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October 30, 2019

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US urged not to stifle Chinese firms

CHINA yesterday accused the US of “economic bullying behavior” after US regulators proposed to cut off funding for Chinese equipment in US telecommunications networks.

China would “resolutely oppose the US abusing state power to suppress specific Chinese enterprises with unwarranted charges in the absence of any evidence,” foreign ministry spokesman Geng Shuang said.

“The economic bullying behavior of the US is a denial of the market economy principle that the US has always advertised,” Geng said, adding the US actions would “undermine the interests” of US businesses and consumers, especially in rural areas. “We would like to urge the US once again to stop abusing the concept of national security,” Geng said.

The Federal Communications Commission votes next month on whether to bar telecom companies from using government subsidies to pay for networking equipment from Huawei and ZTE.

This is the latest in a series of actions by the US government aimed at barring US companies from purchasing Huawei and ZTE equipment.

Huawei and ZTE would have 30 days to contest the FCC’s national security risk designation and a final order compelling removal of equipment is not expected until next year at the earliest.

“In 30 years of business, Huawei has never had a major security-related incident in the 170 countries where we operate,” said a Huawei spokesman in Shenzhen.

“Today’s proposal, released by the FCC Chairman, only impacts the broadband providers in the most unserved or underserved rural areas of the United States,” the spokesman said.

“Such action will further widen the digital divide; slowing the pace of economic development without further securing the nation’s telecommunications networks.”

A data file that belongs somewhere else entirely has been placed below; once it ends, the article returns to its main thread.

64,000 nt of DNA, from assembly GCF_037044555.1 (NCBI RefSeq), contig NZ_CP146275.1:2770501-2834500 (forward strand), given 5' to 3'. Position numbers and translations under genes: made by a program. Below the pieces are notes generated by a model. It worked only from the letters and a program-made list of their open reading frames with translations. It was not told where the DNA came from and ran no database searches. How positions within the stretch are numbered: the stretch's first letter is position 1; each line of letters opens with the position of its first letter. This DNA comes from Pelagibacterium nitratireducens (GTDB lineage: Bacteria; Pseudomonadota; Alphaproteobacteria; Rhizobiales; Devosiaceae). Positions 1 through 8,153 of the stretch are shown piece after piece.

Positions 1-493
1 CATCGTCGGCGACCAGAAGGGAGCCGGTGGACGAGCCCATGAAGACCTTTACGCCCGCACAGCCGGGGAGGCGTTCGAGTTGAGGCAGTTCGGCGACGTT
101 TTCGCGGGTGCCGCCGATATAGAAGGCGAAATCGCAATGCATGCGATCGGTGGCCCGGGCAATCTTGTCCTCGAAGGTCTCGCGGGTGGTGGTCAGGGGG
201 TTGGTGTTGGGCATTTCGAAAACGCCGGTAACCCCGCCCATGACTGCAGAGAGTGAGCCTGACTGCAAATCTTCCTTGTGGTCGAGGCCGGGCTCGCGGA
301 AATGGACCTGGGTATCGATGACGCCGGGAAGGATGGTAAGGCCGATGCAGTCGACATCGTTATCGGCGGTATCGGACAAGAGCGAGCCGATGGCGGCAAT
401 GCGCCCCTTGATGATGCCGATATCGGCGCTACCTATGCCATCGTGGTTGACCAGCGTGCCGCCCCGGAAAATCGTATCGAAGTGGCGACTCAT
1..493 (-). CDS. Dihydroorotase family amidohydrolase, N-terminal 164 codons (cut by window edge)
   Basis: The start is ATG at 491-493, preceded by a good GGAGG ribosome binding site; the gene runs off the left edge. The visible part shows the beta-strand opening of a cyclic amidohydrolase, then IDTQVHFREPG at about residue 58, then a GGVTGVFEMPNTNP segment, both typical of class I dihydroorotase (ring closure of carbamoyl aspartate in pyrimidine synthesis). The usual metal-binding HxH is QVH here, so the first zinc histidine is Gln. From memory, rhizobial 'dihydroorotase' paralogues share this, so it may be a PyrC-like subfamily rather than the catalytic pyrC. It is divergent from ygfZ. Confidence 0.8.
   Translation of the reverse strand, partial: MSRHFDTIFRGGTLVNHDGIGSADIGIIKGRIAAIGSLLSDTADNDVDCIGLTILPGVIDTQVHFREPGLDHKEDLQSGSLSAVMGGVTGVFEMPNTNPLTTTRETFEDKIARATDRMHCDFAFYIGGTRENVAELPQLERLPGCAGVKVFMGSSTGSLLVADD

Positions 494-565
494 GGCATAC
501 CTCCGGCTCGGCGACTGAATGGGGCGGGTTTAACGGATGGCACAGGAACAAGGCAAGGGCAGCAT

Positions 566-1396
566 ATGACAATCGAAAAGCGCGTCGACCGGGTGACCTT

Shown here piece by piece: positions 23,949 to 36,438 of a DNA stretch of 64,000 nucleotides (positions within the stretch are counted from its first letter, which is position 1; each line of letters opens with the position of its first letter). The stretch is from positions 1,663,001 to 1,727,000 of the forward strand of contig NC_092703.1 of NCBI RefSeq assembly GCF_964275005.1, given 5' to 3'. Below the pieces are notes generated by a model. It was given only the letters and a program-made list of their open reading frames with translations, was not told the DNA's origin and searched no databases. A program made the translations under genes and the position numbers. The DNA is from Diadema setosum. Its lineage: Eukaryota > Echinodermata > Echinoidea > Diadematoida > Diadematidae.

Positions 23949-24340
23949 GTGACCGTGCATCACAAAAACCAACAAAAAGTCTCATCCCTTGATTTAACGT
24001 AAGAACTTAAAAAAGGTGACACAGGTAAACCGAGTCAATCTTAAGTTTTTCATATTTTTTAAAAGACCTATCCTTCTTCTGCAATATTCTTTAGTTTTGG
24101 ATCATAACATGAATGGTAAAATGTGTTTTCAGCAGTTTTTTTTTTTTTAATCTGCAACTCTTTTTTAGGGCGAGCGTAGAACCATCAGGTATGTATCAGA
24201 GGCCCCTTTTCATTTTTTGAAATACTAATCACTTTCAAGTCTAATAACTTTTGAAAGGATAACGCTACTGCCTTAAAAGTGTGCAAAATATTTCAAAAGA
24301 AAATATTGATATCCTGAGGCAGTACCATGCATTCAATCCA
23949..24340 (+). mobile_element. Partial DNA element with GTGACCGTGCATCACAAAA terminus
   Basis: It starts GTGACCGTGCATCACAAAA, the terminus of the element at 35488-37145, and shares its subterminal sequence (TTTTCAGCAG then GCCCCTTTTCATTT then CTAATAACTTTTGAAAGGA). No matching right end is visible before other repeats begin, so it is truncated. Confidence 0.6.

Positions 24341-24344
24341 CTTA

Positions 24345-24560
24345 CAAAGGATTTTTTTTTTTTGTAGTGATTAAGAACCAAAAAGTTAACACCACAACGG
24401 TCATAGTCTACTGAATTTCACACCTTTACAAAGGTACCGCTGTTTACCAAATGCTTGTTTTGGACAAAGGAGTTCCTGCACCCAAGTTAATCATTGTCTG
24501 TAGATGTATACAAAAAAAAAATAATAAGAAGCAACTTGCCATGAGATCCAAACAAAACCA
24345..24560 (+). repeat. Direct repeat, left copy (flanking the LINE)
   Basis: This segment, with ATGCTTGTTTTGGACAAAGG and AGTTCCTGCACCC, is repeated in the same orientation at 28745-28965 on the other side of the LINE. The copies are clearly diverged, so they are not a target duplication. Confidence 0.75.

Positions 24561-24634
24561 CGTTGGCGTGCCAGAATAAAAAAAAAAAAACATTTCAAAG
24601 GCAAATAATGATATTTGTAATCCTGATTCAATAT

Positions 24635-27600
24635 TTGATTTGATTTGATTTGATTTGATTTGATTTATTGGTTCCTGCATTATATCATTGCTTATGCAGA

Citing US media reports, Geng said the US Rural Wireless Association has estimated that 25 percent of its members have Huawei and ZTE equipment in their networks, and that replacing them would cost US$800 million to one billion.

The move mostly affects small, rural companies, since larger US wireless companies do not use equipment from the two Chinese firms.

The agency is also exploring the impact of requiring companies to rip out their current Huawei and ZTE equipment, a demand a trade group for small rural wireless carriers has said would cost up to US$1 billion.

The government is seeking comments on how it can help companies financially if they’re required to do that. Bills in Congress have proposed setting US$700 million to US$1 billion aside for telecom companies to replace their networks.

The US government says Huawei, the world’s biggest supplier of telecom gear and No. 2 smartphone manufacturer, poses an espionage threat. It has presented no evidence of its equipment being used for spying by the Chinese government and both Huawei and ZTE have denied their equipment is used for such purposes.

The US government also has been pressuring allies to ban Huawei from their networks and has restricted exports of US technology to Huawei.

Geng noted that for a large majority of countries, the cases of the PRISM program and Alstom are still fresh in their memories, but until now, the United States has not given a clear explanation to the international community.


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